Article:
A change in the law relating to civil partnerships

Civil partnerships were introduced by the Civil Partnership Act 2004. This legislation gave same-sex couples access to the same rights as opposite-sex couples enjoyed via a civil marriage. This year, the Supreme Court ruled that heterosexual couple Rebecca Steinfeld and Charles Keidan had the same right to a civil partnership as a same-sex couple did. Restricting the availability of civil partnerships only to same-sex unions was found to be discriminatory and incompatible with the European Convention on Human Rights. As a result, the government has recently announced that there will be a change in the law relating to civil partnerships.

The current situation

Civil partnerships are only available to same-sex couples. So, currently there is no alternative for opposite-sex couples who do not want to get married but who still want to have legal recognition of their relationship. Civil partnerships were introduced in December 2005 and in 2014 the law was changed so that same-sex couples could also get married. This has created a situation whereby same-sex couples now have the choice of marriage or a civil partnership but opposite-sex couples do not.

Civil partnership vs. marriage

In terms of the mechanics of a civil partnership and a marriage the two are very much alike but there are some subtle differences.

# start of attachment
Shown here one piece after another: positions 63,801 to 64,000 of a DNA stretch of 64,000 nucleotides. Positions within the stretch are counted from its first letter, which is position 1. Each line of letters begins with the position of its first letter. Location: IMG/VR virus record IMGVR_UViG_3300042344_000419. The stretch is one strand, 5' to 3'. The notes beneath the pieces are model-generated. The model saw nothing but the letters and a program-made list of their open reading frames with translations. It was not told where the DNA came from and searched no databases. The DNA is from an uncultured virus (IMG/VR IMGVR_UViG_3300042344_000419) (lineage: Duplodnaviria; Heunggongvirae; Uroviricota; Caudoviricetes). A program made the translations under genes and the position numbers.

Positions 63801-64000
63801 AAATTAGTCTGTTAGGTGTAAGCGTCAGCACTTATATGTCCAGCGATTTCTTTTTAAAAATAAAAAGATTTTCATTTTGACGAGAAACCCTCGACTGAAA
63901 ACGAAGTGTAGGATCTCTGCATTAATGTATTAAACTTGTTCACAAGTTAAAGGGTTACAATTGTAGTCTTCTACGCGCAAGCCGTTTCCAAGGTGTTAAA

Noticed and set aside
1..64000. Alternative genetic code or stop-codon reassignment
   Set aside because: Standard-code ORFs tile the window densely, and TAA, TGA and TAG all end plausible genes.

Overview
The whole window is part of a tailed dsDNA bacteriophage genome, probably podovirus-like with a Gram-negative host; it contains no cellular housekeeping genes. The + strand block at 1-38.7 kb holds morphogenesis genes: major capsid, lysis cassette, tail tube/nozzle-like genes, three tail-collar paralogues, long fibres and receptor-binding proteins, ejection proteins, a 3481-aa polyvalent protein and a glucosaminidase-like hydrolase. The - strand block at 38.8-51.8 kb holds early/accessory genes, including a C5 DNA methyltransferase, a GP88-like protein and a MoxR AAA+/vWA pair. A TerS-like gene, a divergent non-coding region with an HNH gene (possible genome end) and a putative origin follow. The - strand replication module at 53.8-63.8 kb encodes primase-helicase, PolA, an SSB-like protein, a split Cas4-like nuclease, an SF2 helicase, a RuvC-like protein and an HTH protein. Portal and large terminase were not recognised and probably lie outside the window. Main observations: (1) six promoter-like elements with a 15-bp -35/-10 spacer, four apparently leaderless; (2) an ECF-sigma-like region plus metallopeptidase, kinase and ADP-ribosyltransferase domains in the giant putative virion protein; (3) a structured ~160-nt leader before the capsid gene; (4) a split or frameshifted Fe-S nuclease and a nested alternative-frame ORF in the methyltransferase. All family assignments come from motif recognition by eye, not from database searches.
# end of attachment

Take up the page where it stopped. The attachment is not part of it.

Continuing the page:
• Legality. A civil partnership becomes legal when the second person entering into the union signs the relevant documentation. With respect to marriage, this happens when spoken words are exchanged by the couple.

  • Ending the union. The courts are required to get involved to end both a marriage and a civil partnership. However, while a civil partnership is “dissolved” by both parties, the ending of a marriage is achieved by one partner divorcing the other.

  • Adultery. Couples can divorce on the basis of adultery but this is not available as a reason to dissolve a civil partnership.

  • Validity. Not all countries in the world recognise a civil partnership but marriage is broadly recognisable.

Outside of the mechanics of these two options there are differences in terms of heritage, perceptions and equality. As Ms Steinfeld and Mr Keidan who fought the Supreme Court case said, there are many issues with the “legacy of marriage” for some people, particularly as it had “treated women as property for centuries.“

The planned changes

The law relating to civil partnerships will be changed so that this type of union becomes an option available to opposite-sex couples too. The intention is to ensure that all couples have the same choices and opportunities when it comes to formalising a relationship. Currently, many opposite-sex couples who do not want to get married are co-habiting – and often believe that this provides some protection. However, the reality is that it does not. Thanks to the change in the law – due to come into force in April 2019 – opposite-sex couples will be able to legally formalise a relationship, and enjoy all the protection that brings, without having to enter into the infrastructure of marriage in order to do it.